1 4 • T H E S TA R T I N G B O X 2.
On course • Pray you know the Rule Book. • Make sure Top Gun’s prepared for that ﬁrst fence. • Don’t talk to anyone on your way. • If you know you’ve been eliminated or if you’re having a very bad go you should leave the course at the walk.
There’s no point in pushing yourself or your horse into an unhappy experience.
There will be another and better day. • If you’re in the way of a following horse at an obstacle, get out of the way and let him pass. • Canter over the last obstacle and on through the ﬁnish line. • Now’s the time to stop your watch, which you’ll probably forget to do. 3.
The Eagle has landed • Dismount and praise Top Gun for the job you both started and ﬁnished – make him feel good about it even if it wasn’t everything you’d hoped for. • At most trials, now is the time to turn in your pinny—it is important that the organizer not lose any of them—so don’t forget to return it (you may lose your deposit or be charged for it). • Before returning him to his stall, make sure you walk Triple Threat Top Gun until he’s cool and his pulse and respiration have returned to normal. • Give him a nice drink and a ﬂake of hay in his stall, then leave him alone.
He’s probably had it with you for a while. • After you’ve taken care of your horse, you can check the scoreboard for your cross-country score. • Read Rule EV 141 – 142 for Scoring. SHOW JUMPING 1.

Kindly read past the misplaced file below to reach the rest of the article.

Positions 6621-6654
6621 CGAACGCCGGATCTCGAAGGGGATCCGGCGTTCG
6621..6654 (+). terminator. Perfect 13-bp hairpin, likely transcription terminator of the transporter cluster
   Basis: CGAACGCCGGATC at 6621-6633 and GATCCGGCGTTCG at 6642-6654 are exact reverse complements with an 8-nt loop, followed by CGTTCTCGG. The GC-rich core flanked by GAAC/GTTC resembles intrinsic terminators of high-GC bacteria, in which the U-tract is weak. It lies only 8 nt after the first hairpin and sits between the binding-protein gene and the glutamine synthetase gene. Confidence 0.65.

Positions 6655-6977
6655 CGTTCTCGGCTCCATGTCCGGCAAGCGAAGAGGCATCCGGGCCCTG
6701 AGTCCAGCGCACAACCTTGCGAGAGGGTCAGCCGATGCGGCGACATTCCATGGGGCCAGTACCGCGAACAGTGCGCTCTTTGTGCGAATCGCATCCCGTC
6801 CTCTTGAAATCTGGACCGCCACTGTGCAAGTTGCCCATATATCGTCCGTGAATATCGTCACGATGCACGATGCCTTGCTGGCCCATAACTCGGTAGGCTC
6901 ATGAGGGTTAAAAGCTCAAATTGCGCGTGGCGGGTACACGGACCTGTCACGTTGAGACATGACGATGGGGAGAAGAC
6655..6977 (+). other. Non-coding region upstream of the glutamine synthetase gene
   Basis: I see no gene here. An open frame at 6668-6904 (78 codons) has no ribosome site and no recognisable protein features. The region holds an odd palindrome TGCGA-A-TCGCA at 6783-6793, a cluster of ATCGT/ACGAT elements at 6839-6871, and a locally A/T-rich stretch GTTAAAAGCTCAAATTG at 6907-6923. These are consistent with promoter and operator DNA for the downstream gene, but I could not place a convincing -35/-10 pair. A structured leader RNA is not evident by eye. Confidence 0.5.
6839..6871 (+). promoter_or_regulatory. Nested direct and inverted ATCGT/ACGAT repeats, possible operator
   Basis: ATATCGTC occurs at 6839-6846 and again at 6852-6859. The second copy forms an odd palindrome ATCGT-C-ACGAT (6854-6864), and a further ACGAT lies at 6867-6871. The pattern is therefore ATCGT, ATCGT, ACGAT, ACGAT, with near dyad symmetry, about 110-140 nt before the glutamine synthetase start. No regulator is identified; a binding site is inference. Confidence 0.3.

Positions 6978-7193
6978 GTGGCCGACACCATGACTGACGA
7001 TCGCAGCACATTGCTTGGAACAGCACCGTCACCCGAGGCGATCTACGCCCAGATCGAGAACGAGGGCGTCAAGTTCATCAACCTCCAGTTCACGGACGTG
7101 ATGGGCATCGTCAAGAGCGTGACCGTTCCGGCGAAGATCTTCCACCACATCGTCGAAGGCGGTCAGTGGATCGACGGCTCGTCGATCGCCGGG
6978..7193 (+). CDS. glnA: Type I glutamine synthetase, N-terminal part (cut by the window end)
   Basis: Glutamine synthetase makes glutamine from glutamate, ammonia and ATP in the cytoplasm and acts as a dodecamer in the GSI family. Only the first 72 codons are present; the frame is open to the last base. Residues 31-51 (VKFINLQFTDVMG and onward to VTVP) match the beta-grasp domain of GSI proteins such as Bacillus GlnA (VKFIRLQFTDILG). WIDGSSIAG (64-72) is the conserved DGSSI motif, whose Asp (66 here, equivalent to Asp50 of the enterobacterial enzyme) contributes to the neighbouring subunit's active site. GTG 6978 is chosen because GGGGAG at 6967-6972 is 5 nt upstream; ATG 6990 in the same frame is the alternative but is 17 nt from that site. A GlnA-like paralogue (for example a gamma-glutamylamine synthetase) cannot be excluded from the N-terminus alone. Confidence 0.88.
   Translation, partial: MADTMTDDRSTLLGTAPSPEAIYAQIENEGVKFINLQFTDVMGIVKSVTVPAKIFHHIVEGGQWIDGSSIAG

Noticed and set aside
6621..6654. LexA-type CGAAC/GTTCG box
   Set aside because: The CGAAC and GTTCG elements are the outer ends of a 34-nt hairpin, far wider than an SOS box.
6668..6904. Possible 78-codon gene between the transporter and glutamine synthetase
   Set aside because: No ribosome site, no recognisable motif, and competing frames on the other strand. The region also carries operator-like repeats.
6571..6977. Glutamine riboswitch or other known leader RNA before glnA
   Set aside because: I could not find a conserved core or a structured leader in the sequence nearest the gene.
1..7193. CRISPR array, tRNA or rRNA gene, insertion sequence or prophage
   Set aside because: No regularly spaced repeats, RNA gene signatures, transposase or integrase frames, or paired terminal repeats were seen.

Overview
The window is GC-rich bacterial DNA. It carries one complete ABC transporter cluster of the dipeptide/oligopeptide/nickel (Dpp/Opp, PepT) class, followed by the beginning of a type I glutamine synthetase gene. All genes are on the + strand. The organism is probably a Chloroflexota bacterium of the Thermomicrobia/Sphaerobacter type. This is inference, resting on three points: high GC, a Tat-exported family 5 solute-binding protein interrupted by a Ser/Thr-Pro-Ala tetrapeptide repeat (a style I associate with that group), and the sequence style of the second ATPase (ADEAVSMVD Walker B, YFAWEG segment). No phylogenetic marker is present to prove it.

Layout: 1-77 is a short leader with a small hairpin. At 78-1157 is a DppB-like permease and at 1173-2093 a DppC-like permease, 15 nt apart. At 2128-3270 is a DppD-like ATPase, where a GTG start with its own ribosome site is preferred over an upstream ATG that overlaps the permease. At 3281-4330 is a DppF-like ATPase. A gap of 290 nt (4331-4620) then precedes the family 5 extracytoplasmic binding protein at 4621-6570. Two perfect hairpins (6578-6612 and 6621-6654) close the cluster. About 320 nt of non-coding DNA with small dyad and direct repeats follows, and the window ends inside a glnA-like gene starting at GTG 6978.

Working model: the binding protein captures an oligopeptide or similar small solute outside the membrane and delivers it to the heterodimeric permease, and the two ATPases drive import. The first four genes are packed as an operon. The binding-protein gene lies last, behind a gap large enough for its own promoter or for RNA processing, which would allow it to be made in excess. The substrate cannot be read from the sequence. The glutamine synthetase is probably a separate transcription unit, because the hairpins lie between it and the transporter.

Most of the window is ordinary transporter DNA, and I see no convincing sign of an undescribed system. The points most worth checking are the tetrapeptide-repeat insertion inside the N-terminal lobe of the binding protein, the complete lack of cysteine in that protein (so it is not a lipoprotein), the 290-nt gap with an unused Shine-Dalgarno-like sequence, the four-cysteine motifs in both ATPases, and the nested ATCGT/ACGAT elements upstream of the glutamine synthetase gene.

Read Rule EV 143 – 149 2.
Planning ahead • Depends again on the order of the phases. • Make sure your horse is still drinking and nibbling and is sound and well. • Ready your tack and attire well in advance of the start of show jumping. • Determine the order of go so that you can be ready on time without getting ready too early.
At this point your horse may still need some space. 3.
Walking show jumping course • Be available when the course is open for walking for your division (walk with a knowledgeable person, if possible). • Of course, you must know the plan of the course, but note in particular the location of the start and ﬁnish ﬂags. • Note the boundary lines if the course is an open ﬁeld. T H E S TA R T I N G B O X • 1 5 4.
Warm-up and Your Round • Do give yourself plenty of time for warm-up. • Check the number of the rider before you. • Make sure you’re visible to steward or starter as your turn approaches. • Enter promptly when your number is called. • Stop where everyone else has been stopping. • Salute the judge. • Wait for the whistle or bell. • Make sure you pass between the starting ﬂags after the whistle. • Don’t race through the course – 300 mpm is not fast. • Make sure you go between the ﬁnish ﬂags. 5.
Holy Fireworks, We’re Finished • Dismount and loosen the girth and make Top Gun comfortable. • In most instances, your show jumping score will be announced immediately (if this phase goes last, your ﬁnal score will be announced as well). • If you disagree with your penalties, follow the same procedure listed below. 1 6 • T H E S TA R T I N G B O X INQUIRIES AND PROTESTS 1.